PLOS’ journal offerings and Open Science aims all ensure that research quality, rigor and integrity are at the forefront of our decisions. This is exemplified by our (PLOS ONE and PLOS Biology) partnership with Cancer Research UK to improve quality and reproducibility in cancer research through preregistration. Preregistration is a practice of depositing a study design with a repository (and, optionally, submitting it for peer review at a journal) before experimentation and data collection begin. PLOS Biology has now published two registered reports, and PLOS ONE has published 17 registered reports. 

Partnering globally to drive change in research communication

We now have an established presence in Singapore (following establishment of a presence in Germany in 2021). These virtual entities will enable PLOS to embed ourselves in, learn from, and be influenced by, local communities. This will enable us to form networks and relationships with key stakeholders in local research ecosystems: governments, funders, policymakers, institutional leaders, as well as librarians and researchers. We are already up and running and achieving this in Africa via our partnership with TCC in Kenya. 

Here are some tangible ways that PLOS has made global progress:

  1. Key initiatives include our collaborations with high-level stakeholders in Africa, including the African Association of Universities, and the East African Commission for Science & Technology with our partners TCC Africa. These organizations are looking to increase education and awareness around the benefits of Open Science with institutional leadership, national research councils and higher education commission, with a view to increasing Open Science policies and mandates at institutional, national and regional levels. Our work in Africa has brought the support of UNESCO and they are involved with the majority of our activities on the continent.
  2. Our Regional Directors (in Europe and Asia) advocate for Open Science at a local level and via the networks and relationships they form, aim to advance Open Science adoption. This is Open Science adoption in its broadest sense, whether engaging with the philosophical principles of Open Science and its potential to increase equitable participation, or from a purely practical perspective. The UNESCO Open Science recommendation provides a handy (and broad) reference point here that can be applied globally.

Removing barriers to Open Access publishing

One challenge that we’re still tackling, and with great success, is how to fairly allocate the cost of Open Access publishing. PLOS was part of the vanguard of publishers who demonstrated that Open Access publishing could be sustainable, but we only had half the equation right because the APC business model was so biased towards highly funded regions and disciplines. In short, we weren’t fulfilling our entire vision for an open and inclusive research ecosystem that facilitated the exchange of free and unrestricted knowledge. Anyone could read the research we published, but the cost of publishing in an Open venue was–and continues to be–a barrier for many authors. To solve that riddle without the use of subscriptions, we developed new, more equitable  models to reduce or remove financial and administrative burdens on authors. We have models that target specific challenges in the Open Access ecosystem—keeping costs low for selective journals through Community Action Publishing, reflecting regional economic differences through Global Equity. And our Flat Fee model similarly aims to make Open Access publishing easier and more accessible for researchers while being flexible and granular enough to suit many different communities. Though we still have more work ahead of us and many more conversations to be had with research stakeholders around the world, as of today, 181 institutions in 26 countries have partnered with us, that’s up from 93 and 6, respectively from last year.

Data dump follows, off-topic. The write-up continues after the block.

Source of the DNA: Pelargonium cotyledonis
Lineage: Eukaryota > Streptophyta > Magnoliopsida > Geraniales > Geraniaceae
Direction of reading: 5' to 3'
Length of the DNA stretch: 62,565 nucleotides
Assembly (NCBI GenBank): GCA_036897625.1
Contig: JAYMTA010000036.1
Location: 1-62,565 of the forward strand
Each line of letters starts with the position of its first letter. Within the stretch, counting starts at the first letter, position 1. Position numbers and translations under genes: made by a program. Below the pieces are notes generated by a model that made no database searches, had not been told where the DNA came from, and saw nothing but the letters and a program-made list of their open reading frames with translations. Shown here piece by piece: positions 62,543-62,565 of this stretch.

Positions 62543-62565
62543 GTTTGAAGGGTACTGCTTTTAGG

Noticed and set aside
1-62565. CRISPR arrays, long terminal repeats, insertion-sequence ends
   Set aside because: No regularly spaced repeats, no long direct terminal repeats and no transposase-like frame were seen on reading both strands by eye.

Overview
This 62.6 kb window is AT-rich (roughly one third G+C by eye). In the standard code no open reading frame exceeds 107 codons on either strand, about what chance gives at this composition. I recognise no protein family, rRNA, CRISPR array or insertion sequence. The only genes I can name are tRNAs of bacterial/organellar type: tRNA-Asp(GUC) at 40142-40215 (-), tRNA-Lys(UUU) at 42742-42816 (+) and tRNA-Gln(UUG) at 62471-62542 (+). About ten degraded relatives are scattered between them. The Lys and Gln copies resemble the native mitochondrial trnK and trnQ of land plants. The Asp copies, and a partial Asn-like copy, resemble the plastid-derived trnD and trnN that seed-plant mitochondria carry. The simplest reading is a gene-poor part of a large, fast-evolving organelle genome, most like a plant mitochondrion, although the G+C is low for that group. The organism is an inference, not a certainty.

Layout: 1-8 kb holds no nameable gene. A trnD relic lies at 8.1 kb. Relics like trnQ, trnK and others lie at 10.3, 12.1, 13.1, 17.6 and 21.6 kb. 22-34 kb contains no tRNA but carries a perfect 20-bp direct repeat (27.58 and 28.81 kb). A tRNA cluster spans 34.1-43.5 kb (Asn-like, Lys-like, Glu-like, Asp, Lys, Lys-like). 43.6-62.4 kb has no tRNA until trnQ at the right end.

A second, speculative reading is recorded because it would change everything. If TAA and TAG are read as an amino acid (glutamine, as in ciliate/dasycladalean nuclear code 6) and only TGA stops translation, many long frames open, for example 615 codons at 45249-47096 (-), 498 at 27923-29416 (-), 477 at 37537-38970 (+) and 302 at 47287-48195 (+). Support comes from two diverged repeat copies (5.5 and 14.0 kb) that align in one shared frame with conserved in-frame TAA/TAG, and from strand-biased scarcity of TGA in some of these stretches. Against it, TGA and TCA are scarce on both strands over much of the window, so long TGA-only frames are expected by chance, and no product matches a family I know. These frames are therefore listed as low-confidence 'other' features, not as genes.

Infrastructure progress

Efficiency in PLOS’ infrastructure is not a topic that stirs people’s passion, but it’s really important for authors in an unseen way. The more inefficiencies we remove from the publishing process, the faster we can get papers published. One of our goals this year was to improve author experience through a less time-intensive submission process. Papers submitted to PLOS undergo a rigorous technical check before undergoing review. We wanted to reduce friction in the technical check and formatting stages to speed up the time these papers move to review. As a result of many internal improvements, manuscripts submitted to PLOS ONE are assigned an Academic Editor under ten days of submission, and the time to first decision has decreased by more than 20%.

Looking ahead

We are really excited for what we have in store for 2023. We’ll have more data to share on Open Science Indicators, our partnership with EarthArXiv will take effect, and we’ll be announcing new institutional partnerships, among other things. Watch this space for all of our updates.